Blankfein went on the charm offensive on Friday and accepted an interview with Charlie Rose.
In case you we’re sitting at home on a Friday night at 11 PM, here’s what you missed:
Still insisting Goldman didn’t make any money, despite writing in an email, we lost money, then we made more because of the shorts: “We lost money in housing. We just didn’t lose a lot.”
He’s a big fan of the Dodd bill: “But even the outline of the Dodd bill, I’m very, very constructive and very positive on all the aspects.”
But not of the Volcker Rule: “I think there are aspects of the Volcker rule that go too far.” (There is a big difference between the original Volcker Rule and Dodd’s version of it. Dodd’s version leaves the option open to apply the ban on prop trading. It doesn’t ban prop trading right now. And there’s talk of weakening it further.)
On Goldman’s reputation in the industry: “Our reputation is as effective risk managers…”
He regrets hiding out from the public. “[Never appearing on a general interest news show] was probably a mistake. Now we have a lot of work to do explaining to people what it is that we do.”
On trading being called “betting”: You can characterise anything as a bet. You can call it a casino. People call futures markets, they call the stock exchange a casino. The stock exchange a casino? Well, people can make and people can lose. But really, there’s an extraordinary social purpose in allowing people to take..Let’s say I’m going to go to Goldman Sachs and say, I would like to sell oil forward at $80 a barrel. Is that person betting on the price of oil? I guess you could say that. But what is that person really doing? They are hedging a risk that will allow that company to go out and invest $10 billion in extracting oil out of the market. That person is selling oil, but as a result of selling oil forward, what does the world get? It gets more oil.”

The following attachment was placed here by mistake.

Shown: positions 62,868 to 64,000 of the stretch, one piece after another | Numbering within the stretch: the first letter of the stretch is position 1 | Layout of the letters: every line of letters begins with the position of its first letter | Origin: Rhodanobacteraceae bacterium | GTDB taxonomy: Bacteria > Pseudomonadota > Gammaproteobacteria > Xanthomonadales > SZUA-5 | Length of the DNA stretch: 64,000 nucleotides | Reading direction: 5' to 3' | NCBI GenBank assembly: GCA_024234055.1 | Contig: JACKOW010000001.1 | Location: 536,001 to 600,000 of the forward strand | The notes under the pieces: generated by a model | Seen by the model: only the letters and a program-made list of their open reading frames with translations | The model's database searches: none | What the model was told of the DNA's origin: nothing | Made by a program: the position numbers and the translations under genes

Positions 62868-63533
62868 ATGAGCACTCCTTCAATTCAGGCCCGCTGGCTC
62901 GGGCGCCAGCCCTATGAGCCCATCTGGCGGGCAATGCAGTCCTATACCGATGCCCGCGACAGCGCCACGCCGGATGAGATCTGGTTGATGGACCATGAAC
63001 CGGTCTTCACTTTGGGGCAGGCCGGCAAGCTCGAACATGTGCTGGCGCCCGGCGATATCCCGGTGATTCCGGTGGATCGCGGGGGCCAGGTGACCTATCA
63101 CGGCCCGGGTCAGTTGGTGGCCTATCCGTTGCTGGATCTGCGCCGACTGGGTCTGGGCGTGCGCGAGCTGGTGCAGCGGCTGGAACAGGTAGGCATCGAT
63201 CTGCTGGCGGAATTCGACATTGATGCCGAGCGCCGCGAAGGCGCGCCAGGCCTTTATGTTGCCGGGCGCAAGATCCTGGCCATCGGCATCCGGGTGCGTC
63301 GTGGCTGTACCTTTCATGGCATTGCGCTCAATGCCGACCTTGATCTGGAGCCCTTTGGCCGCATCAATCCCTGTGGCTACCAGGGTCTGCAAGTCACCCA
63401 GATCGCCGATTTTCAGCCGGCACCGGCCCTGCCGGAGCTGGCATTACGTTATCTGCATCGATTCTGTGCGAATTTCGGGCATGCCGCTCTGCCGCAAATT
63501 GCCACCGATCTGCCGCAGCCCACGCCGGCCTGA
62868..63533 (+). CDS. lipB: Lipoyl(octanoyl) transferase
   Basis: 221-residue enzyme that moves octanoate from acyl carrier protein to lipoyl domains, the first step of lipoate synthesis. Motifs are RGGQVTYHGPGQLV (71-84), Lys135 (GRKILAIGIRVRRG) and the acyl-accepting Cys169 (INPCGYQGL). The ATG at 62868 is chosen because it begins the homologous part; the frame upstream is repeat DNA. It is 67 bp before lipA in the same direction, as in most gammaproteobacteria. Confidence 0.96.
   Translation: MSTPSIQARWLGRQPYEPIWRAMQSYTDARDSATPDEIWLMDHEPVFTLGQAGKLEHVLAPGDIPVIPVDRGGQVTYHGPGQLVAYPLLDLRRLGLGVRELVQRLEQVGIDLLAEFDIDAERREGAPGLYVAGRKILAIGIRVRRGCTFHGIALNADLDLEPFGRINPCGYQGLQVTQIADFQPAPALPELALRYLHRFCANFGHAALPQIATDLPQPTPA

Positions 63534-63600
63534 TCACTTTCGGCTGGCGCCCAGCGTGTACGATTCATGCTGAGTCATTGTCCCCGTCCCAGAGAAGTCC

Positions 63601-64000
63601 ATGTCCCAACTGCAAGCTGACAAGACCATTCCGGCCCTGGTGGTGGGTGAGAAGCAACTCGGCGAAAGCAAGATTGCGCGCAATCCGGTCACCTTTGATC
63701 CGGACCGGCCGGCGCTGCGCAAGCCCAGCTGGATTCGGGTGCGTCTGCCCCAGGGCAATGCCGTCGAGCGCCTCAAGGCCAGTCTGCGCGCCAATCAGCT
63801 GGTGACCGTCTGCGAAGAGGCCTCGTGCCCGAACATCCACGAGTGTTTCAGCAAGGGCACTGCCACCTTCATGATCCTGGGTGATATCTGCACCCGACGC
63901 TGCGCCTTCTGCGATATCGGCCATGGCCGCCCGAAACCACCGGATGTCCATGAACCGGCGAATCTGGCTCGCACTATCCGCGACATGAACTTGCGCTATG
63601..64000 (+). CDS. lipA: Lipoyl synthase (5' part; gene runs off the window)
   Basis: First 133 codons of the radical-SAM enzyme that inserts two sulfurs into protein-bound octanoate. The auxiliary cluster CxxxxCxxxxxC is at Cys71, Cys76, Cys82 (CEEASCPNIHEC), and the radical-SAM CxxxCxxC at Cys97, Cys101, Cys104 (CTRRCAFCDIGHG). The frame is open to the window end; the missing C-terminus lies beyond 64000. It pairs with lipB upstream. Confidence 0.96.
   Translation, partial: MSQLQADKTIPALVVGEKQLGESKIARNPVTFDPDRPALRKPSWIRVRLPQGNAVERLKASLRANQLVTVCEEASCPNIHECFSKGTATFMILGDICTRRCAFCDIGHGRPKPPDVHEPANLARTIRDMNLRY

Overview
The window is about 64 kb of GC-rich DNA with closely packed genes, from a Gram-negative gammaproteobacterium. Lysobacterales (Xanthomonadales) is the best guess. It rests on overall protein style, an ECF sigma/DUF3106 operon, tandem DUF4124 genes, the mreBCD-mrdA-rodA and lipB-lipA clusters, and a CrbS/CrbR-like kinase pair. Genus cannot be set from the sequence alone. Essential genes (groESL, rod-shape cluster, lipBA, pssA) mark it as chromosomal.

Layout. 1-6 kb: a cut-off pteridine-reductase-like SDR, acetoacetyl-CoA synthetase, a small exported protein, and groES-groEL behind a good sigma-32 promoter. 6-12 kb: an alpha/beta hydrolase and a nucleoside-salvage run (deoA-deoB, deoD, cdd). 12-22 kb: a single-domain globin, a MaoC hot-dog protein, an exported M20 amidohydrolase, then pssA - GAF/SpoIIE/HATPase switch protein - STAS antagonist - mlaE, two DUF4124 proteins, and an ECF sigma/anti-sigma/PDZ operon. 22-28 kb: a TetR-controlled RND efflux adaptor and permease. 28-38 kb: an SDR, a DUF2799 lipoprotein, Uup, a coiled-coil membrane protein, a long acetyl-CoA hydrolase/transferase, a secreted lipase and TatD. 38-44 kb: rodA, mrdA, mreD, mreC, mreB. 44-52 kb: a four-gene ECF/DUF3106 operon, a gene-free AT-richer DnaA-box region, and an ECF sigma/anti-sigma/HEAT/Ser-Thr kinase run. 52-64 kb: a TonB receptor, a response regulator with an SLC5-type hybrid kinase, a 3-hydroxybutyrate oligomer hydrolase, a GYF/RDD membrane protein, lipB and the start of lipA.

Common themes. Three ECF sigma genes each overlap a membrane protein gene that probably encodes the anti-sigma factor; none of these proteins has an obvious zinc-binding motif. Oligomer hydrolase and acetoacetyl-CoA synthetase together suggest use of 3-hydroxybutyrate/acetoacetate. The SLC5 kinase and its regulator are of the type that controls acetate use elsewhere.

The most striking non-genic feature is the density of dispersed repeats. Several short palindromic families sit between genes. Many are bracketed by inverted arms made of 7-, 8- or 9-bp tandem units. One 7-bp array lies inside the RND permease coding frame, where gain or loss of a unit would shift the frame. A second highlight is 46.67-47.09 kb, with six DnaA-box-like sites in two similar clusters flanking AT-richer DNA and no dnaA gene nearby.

On how Goldman market-makes just like the New York Stock Exchange does: “Instead of Goldman use the word New York Stock Exchange. It’s just we’re like a machine that lets people buy and sell what they want to buy and sell.”
But of course the NYSE doesn’t prop trade, like Goldman does, and which is now being considered a conflict of interest. Blankfein understands that and says something must change: “We have to do more about examining the crosscurrents and we have to look at the conflicts inherent in the business where you’re a go-between between buyers and sellers. People who need to invest money and people who need those investments. We’re always intermediating in our business between interests that are in conflict, and we help to resolve those conflicts.”
He takes a dig at reporters, responding to Rose’s saying he spoke with a respected journalist: “That is redundant, ‘respected journalist.'”
On staying CEO: “That’s my expectation and that’s my duty. And I feel that.”
Watch the interview tonight and every night this week on Bloomberg at eight and 10 PM.
And see who the winners and losers are in the Goldman vs. SEC fraud case here –>